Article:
Wednesday, July 09, 2003

Funny-Guy Weldon and the Whacky Korean Peace Initiative

A couple of blogs have already commented on Funny-guy Weldon's Whacky Peace Plan including Slate, The Marmot's Hole, Incestuous Amplification and others who I probably missed. In my opinion, blog sources far and away exceeded news sources for much-needed criticism on this ridiculous 'initiative'. Here is why I thought the plan was the best laugh I've had in a while.

Firstly, in the opening paragraphs Funny-guy Weldon tries to expound the critical interests of both sides. He informs us that US seeks the eradication of the nuclear program and removal of the threat of nuclear proliferation and selling of technology to terrorist organisations and/or States. North Korea wants normalisation of relations, non-interference in economic ties with South Korea and Japan and see the issue of regime change as the determining factor in whether a peaceful resolution to the current stand-off is possible. Yet, as I shall attempt to argue, the peace plan itself is tantamount to a regime change.

Step one is a five part, one-year plan that begins with the pointless signing of a non-aggression pact. The caveats that US would demand of such a pact would render it a non-viable and rightly so. As we already know of the Bush regime, they themselves are not shy to back out of an agreement once it ceases to be of use to their interests. By the same token, North Korea would be more stupid than we give them credit for to be appeased by a one-year non-aggression pact. But lets say we get past that point.

North Korea has never, and would never allow 'full and unimpeded inspections of its nuclear facilities'. Even when a member a the NNPT it didn't allow the complete inspections required of it. So to think it would now, after further development of its nuclear materials, allow such inspection is not rational. This would only bring the US to say, in a similar way they did with Iraq, that despite the presence of inspectors, they are not being cooperative and allowing the kind of access demanded. At which point the US would threaten or in fact back out of the non-agression pact....yada, yada, yada, back to square one.

A funding level of some US$3-5 billion should be provided by the (hee hee) "Korean Peace Coalition" (hahahaha!!) consisting of US, DPRK, South Korea, Japan, Russia and China (cause we all know how well this lot get on). Lets just remind ourselves that most of the delay for the 1994 Framework Agreement was over funding arguments, and indeed one of the largest barriers in the initial negotiations was between US, Japan, South Korea (and EU) over who on earth would shell out the cash.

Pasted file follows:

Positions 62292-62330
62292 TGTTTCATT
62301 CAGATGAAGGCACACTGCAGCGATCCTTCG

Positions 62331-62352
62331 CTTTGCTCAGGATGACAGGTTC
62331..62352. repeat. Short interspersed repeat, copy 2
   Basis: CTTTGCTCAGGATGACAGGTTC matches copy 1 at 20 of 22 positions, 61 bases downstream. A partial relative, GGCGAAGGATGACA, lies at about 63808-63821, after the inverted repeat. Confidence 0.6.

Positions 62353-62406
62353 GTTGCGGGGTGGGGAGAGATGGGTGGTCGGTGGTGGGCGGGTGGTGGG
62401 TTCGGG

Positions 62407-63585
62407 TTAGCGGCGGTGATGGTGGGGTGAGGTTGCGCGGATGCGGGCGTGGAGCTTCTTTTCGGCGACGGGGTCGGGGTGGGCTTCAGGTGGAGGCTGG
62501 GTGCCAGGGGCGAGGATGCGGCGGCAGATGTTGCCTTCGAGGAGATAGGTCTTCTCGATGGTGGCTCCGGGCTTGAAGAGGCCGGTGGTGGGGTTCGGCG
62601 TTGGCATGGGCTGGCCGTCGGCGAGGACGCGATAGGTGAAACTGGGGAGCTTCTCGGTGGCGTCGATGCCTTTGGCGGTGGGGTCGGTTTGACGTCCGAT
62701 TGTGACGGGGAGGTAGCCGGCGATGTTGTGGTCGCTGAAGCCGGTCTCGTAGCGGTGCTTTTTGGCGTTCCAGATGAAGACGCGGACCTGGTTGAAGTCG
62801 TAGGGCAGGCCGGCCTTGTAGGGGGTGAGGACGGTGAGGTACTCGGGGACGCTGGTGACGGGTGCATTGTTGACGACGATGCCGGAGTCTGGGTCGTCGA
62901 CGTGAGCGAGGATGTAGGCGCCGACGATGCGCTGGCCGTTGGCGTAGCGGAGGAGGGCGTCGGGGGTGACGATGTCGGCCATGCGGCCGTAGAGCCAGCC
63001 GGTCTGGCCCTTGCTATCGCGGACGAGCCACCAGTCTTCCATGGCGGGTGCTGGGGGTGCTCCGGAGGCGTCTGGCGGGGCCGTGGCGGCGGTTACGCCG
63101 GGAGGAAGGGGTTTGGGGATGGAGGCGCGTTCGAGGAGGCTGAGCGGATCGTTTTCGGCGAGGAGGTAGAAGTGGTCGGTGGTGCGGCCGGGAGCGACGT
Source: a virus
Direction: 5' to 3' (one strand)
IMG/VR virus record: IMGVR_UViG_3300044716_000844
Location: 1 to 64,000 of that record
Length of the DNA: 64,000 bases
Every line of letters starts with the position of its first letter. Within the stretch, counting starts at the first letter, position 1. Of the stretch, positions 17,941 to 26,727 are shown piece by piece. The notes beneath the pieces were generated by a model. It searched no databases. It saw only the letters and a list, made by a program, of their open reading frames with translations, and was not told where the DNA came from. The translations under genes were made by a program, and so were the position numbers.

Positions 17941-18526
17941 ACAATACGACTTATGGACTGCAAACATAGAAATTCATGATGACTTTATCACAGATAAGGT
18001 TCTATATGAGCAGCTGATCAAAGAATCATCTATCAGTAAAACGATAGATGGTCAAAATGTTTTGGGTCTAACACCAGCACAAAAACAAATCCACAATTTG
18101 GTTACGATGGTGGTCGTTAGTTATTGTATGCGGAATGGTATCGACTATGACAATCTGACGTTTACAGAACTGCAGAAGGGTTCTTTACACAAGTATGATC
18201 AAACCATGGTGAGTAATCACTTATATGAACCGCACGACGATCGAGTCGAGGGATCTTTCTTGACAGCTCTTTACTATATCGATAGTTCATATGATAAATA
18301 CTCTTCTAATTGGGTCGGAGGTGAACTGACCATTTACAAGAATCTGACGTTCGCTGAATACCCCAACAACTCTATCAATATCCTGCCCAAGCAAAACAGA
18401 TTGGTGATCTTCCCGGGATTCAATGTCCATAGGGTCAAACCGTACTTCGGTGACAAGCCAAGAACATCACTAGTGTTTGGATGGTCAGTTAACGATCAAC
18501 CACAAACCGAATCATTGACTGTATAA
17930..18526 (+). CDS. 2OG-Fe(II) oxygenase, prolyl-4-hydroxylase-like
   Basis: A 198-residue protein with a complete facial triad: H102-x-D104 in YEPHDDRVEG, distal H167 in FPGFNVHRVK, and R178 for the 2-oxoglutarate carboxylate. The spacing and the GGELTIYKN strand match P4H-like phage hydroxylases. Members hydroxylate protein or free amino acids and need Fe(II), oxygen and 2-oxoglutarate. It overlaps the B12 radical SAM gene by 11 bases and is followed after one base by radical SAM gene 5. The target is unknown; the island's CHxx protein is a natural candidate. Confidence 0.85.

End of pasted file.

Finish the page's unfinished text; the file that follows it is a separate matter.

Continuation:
And at the conclusion of these steps, US would open a mission in Pyongyang and so would conclude the first stage. I suggest they don't start looking for real estate for such a move just yet. But lets move take a look at stage two, just for fun of it.

Firstly, the non-aggression pact would become permanent. Okay, for fun, lets assume that it does so we can move on. US would like to see North Korea agree, not just to NPT, but other intrusive inspections and commitments including the Missile Technology Control Regime and the Organisation for Security and Cooperation in Europe. Does someone need to point out that a country that 'just wants to be left alone' and feels that its very sovereignty is threatened by such treaties, is not likely to concur with this idea?

But here we come to my absolute favourite part. Weldon recommends direct inter-parliamentary relationship with members of North Korea's Supreme People's Assembly for the purpose of developing a plan to implement a broad range of comprehensive recommendations in the areas of: agricultural development, cultural/education development, defence and security, energy/natural resources, environmental cooperation, health care, judicial/legal systems, local governments, science and technology, space and aeronautics. I nearly fell off my chair when I read that list.

I barely know where to start. Firslty, it would appear that Weldon is not aware that the Supreme People's Assembly does not make policy and is a rubber stamp group for Dear Leader Kim, rendering all discussions of the above topics useless. Second, we could assume that the last thing a regime gripping on to power is going to do is let its rubber stamp assembly mix with loud and proud proponents of democracy and for that matter, the enemy. This act alone would destabilise the DPRK's rule and if such changes as US hopes to bring about would occur, it would ultimately result in a complete change in the regime (which noted earlier is the paramount issue for North Korea). My personal favourite topics are defence and security, local government and space and aeronautics. South Korea didn't get local autonomy until 1995 yet we expect a totalitarian regime is going to bring in local government!? Does anyone else get an image of Weldon writing this plan on the plane trip to Pyongyang sucking back a few stress-relieving drinks?

But I have written (and laughed) enough. In short, funny-guy Weldon's whacky peace plan is an ill-conceived joke that belongs in the trash along with the idea of a blockade and sanctions.

Currently reading:

"Hell" by Yasutaka Tsutsui